Friday, April 18, 2014

The "Other" Passover Commemoration --
The Samaritans Still Sacrifice the Pascal Lamb
(Updated from two years ago)

Samaritan high priest Yitzhak ben Amram
ben Shalma ben Tabia (circa 1900). View
other pictures of priests here and here
The Samaritan population in the Land of Israel numbered more than a million people 1,500 years ago, according to some estimates.  This ancient people lived in northern Israel and claimed to have been descendants of those tribes of Israel which were not sent out into the Babylonian exile.  One line of Samaritans traces their lineage back to Aaron the priest, and they consider their "holy mountain" to be Mt. Gerizim outside of Nablus (Shechem) -- not Jerusalem.  

Samaritan family (1899)

The Samaritans worship the God of Abraham, revere a scroll comparable to the five books of Moses, and maintain Passover customs, including the sacrifice of the Pascal Lamb. 

Samaritan synagogue in Shechem
(1899). Also view here

Jews ceased the Passover sacrifice with the destruction of the second Temple.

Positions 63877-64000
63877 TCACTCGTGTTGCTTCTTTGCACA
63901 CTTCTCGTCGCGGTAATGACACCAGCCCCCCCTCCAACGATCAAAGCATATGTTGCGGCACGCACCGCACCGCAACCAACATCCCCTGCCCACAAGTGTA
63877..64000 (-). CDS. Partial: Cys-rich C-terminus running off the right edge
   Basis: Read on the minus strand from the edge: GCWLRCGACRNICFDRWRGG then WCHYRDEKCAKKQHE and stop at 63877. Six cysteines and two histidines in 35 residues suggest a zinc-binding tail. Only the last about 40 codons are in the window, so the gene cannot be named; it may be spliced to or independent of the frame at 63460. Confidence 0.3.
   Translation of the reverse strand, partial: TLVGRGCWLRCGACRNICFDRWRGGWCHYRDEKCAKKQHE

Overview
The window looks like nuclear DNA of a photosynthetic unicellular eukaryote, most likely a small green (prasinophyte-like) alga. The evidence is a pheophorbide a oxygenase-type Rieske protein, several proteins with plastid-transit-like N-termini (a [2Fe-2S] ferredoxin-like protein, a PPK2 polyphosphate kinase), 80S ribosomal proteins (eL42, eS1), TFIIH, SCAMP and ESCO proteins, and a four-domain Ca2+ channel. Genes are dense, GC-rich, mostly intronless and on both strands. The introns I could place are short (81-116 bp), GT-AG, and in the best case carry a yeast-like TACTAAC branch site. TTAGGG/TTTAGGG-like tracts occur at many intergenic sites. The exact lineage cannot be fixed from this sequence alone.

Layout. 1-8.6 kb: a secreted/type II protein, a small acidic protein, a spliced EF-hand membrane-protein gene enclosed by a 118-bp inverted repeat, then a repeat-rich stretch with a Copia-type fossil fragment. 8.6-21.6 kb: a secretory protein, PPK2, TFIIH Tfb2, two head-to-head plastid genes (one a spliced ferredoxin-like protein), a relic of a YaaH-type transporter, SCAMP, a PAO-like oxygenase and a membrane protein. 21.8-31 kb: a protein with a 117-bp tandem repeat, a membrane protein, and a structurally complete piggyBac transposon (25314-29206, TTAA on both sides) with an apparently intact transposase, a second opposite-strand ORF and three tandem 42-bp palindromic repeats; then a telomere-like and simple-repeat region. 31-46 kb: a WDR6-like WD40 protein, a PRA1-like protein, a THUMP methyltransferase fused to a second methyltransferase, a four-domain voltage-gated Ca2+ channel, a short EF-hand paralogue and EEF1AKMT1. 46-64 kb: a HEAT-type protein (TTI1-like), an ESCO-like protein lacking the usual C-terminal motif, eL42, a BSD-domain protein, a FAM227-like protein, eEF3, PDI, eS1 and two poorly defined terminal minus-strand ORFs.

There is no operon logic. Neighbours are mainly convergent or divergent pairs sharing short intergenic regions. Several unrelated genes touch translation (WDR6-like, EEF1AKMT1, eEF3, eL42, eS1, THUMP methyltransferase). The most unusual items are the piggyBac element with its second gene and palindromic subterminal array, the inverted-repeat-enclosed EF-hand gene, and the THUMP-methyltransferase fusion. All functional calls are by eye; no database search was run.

Already in Talmudic days, Jewish authorities rejected the Samaritans' claims to be part of the Jewish people. The Cutim, according to rabbinic authorities, arrived in the Land of Israel around 720 BCE with the Assyrians from Cuth, believed to be located in today's Iraq.

Over the millennia, the Samaritans almost disappeared.  Persecuted, massacred and forcibly converted by Byzantine Christians and by Islamic authorities, the Samaritans' community today numbers fewer than 1,000 who are located on Mount Gerizim near Nablus (Shechem) and in Holon, Israel.

Baking matza on Mt. Gerizim (circa 1900)

 This year, the Samaritans celebrated their Passover on Sunday, April, 13, 2014.

Preparing a lamb (1900)

The photographers of the American Colony photographed dozens of pictures of the Samaritans' sacrificial service.  Their photos, and other early photographers can be found in the Library of Congress online archives.

"The prepared carcasses
ready for the oven" (1900)

Praying on Mt. Gerizim (1900)

According to Samaritan officials, the community totals 751 persons.  Here is the breakdown with the first figure showing the number near Nablus (Shechem) and the second number showing the number living in Holon.

On January 1, 2012, the Community numbered 751 persons [353 in Kiryat Luza-Mount Gerizim, Samaria; 398 primarily in Holon in the State of Israel: 396 males [190:206] and 355 females [170: 185].  These included 350 married persons [158:192], 215 unmarried males [104:111], 153 unmarried females [70:83];  7 widowed men [4:3]; 23 widowed women [15:8]; 2 Divorced Men [0:2]; 1 Divorced Woman [0:1].

 Color photographs of a recent Passover sacrifice on Mt. Gerizim can be viewed here.

1 comment:

  1. Their "holy mountain"?
    Interesting, not because it isn't Mount Sinai, but because
    NO mountain - other than Har Habayit in Yeruhalayim -
    is holy.